Hertfordshire and The Civil War

The Last Years of Arthur Capel

By Ian Fisher

Order for Removal of Arthur Capel to The Tower

Following the surrender of the Royalist forces, Baron Capel accompanied the Prince of Wales to Jersey. He later left to attend the King who was by now a prisoner in Hampton Court but still hoping to return to power. This resulted in Capel becoming involved in conspiracies surrounding the Second Civil War. After an un-successful Royalist Rising in East Anglia, he was captured at Colchester in August 1648. He was imprisoned first in Windsor Castle and subsequently in The Tower of London.

The letter below relates to the transfer of Lord Capel from Windsor to London.

To listen to the audio clips, click play on the bar below the first image on the right.

Tuesday 24 October 1648

Ordered by the Lords in Parliament assembled that Collonell Whitchrott the Governor of Windsor Castle shall upon sight of this order deliver the body of Arthur Lord Capell (now in his custody by virtue of an order of this howse of the one and thirtieth of August last) into the custodie of the Gentleman Usher attending this howse or his deputie to be returned and in safety unto the Leiuetennant of the Tower of London.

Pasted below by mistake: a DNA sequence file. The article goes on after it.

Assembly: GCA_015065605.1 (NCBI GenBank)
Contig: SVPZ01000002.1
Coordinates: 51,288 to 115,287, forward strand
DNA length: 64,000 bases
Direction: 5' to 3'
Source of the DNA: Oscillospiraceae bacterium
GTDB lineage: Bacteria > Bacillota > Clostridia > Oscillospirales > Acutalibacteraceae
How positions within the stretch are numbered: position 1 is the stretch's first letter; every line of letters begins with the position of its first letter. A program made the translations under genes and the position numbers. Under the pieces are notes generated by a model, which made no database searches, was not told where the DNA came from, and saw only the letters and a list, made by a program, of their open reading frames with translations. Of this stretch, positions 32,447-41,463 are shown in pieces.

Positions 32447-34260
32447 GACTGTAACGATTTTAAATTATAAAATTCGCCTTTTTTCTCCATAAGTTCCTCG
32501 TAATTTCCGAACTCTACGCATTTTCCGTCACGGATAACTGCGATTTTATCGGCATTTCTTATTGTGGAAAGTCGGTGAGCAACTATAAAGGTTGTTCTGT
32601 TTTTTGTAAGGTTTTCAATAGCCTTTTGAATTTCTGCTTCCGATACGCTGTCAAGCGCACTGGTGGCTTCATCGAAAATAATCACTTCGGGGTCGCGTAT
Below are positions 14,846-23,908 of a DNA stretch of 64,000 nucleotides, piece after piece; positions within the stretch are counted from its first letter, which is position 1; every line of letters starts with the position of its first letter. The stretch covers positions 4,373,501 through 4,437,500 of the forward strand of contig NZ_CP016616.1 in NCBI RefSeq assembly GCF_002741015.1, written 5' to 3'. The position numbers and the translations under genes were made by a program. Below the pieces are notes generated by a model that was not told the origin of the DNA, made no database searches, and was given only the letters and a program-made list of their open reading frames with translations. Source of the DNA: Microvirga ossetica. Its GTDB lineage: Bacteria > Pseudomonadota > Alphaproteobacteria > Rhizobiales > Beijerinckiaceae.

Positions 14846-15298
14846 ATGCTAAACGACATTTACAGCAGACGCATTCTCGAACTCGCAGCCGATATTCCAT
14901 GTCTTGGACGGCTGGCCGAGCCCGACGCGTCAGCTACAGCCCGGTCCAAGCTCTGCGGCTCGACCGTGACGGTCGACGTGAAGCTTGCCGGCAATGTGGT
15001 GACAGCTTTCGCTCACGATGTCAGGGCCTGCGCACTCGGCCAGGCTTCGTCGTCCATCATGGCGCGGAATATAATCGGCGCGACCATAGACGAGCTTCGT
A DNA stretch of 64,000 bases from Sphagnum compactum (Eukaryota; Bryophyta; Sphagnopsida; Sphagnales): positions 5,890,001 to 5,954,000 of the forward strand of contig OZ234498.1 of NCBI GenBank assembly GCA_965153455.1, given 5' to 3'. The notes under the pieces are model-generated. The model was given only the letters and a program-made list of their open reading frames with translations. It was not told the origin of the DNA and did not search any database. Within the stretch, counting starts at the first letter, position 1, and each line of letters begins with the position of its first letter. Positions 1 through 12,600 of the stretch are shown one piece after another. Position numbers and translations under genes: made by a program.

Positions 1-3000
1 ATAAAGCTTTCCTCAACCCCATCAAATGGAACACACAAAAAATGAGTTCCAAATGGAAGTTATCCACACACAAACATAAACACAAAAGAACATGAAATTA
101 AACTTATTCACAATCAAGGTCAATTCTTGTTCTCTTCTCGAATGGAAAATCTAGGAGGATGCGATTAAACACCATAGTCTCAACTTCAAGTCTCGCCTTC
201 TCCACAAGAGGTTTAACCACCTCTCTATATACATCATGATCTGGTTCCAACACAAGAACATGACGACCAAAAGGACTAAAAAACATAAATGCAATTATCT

And this to be a sufficient warrant in that behalf   To the Gentleman Usher attending this Howse or his deputie, to be delivered to The Governor of Windsor Castle. HALS Ref: M224

Capel escaped from the Tower but was re-captured and sentenced to execution on 8th March 1649. On the eve of his execution he wrote to his wife as follows:

My dear life, my greatest care in relation to the world is for thy dear self. I beseech thee again and again, moderate thy apprehension and sorrows for me, and preserve thyself to the benefit of our dear children. I pray remember that the occasion of my death will give me more cause to celebrate my memory with praise rather than to consider it with sadness. God hath commanded my obedience to the fifth commandment and for acting that duty I am condemned. I shall leave thee my dear children; in them I live with thee, and leave them to the protection of a most gracious God.

Taken from Hertfordshire and the Great Civil War by Alfred Kingston, 1894

This page was added on 13/09/2013.

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